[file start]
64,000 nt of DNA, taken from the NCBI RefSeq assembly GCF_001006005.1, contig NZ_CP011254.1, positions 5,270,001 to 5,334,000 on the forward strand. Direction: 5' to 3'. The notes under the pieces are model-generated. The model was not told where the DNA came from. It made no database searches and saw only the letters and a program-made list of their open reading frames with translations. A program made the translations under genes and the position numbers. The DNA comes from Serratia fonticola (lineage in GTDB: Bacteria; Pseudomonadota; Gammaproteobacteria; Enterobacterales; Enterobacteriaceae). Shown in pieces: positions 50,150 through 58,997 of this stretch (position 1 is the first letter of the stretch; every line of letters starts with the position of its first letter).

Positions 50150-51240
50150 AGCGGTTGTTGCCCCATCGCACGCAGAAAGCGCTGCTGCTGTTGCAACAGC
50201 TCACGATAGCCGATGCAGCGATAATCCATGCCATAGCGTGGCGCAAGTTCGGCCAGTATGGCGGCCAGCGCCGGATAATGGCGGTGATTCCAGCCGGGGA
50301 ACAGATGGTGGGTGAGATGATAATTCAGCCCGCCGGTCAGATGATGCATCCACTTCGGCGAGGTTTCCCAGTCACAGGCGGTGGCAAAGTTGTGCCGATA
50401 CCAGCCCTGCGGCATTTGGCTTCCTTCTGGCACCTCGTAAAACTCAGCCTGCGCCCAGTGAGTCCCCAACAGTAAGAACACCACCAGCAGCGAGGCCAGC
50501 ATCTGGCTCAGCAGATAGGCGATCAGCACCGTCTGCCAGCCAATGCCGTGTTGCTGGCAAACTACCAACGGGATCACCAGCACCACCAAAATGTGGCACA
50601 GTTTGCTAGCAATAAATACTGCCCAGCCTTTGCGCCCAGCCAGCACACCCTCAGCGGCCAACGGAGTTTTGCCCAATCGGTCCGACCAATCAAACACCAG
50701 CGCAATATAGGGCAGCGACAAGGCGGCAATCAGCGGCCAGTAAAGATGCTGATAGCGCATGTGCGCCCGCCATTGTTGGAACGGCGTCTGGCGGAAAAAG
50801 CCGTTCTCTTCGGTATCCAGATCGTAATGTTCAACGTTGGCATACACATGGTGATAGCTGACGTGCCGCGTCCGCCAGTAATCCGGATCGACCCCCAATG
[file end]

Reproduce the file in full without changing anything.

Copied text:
64,000 nt of DNA, taken from the NCBI RefSeq assembly GCF_001006005.1, contig NZ_CP011254.1, positions 5,270,001 to 5,334,000 on the forward strand. Direction: 5' to 3'. The notes under the pieces are model-generated. The model was not told where the DNA came from. It made no database searches and saw only the letters and a program-made list of their open reading frames with translations. A program made the translations under genes and the position numbers. The DNA comes from Serratia fonticola (lineage in GTDB: Bacteria; Pseudomonadota; Gammaproteobacteria; Enterobacterales; Enterobacteriaceae). Shown in pieces: positions 50,150 through 58,997 of this stretch (position 1 is the first letter of the stretch; every line of letters starts with the position of its first letter).

Positions 50150-51240
50150 AGCGGTTGTTGCCCCATCGCACGCAGAAAGCGCTGCTGCTGTTGCAACAGC
50201 TCACGATAGCCGATGCAGCGATAATCCATGCCATAGCGTGGCGCAAGTTCGGCCAGTATGGCGGCCAGCGCCGGATAATGGCGGTGATTCCAGCCGGGGA
50301 ACAGATGGTGGGTGAGATGATAATTCAGCCCGCCGGTCAGATGATGCATCCACTTCGGCGAGGTTTCCCAGTCACAGGCGGTGGCAAAGTTGTGCCGATA
50401 CCAGCCCTGCGGCATTTGGCTTCCTTCTGGCACCTCGTAAAACTCAGCCTGCGCCCAGTGAGTCCCCAACAGTAAGAACACCACCAGCAGCGAGGCCAGC
50501 ATCTGGCTCAGCAGATAGGCGATCAGCACCGTCTGCCAGCCAATGCCGTGTTGCTGGCAAACTACCAACGGGATCACCAGCACCACCAAAATGTGGCACA
50601 GTTTGCTAGCAATAAATACTGCCCAGCCTTTGCGCCCAGCCAGCACACCCTCAGCGGCCAACGGAGTTTTGCCCAATCGGTCCGACCAATCAAACACCAG
50701 CGCAATATAGGGCAGCGACAAGGCGGCAATCAGCGGCCAGTAAAGATGCTGATAGCGCATGTGCGCCCGCCATTGTTGGAACGGCGTCTGGCGGAAAAAG
50801 CCGTTCTCTTCGGTATCCAGATCGTAATGTTCAACGTTGGCATACACATGGTGATAGCTGACGTGCCGCGTCCGCCAGTAATCCGGATCGACCCCCAATG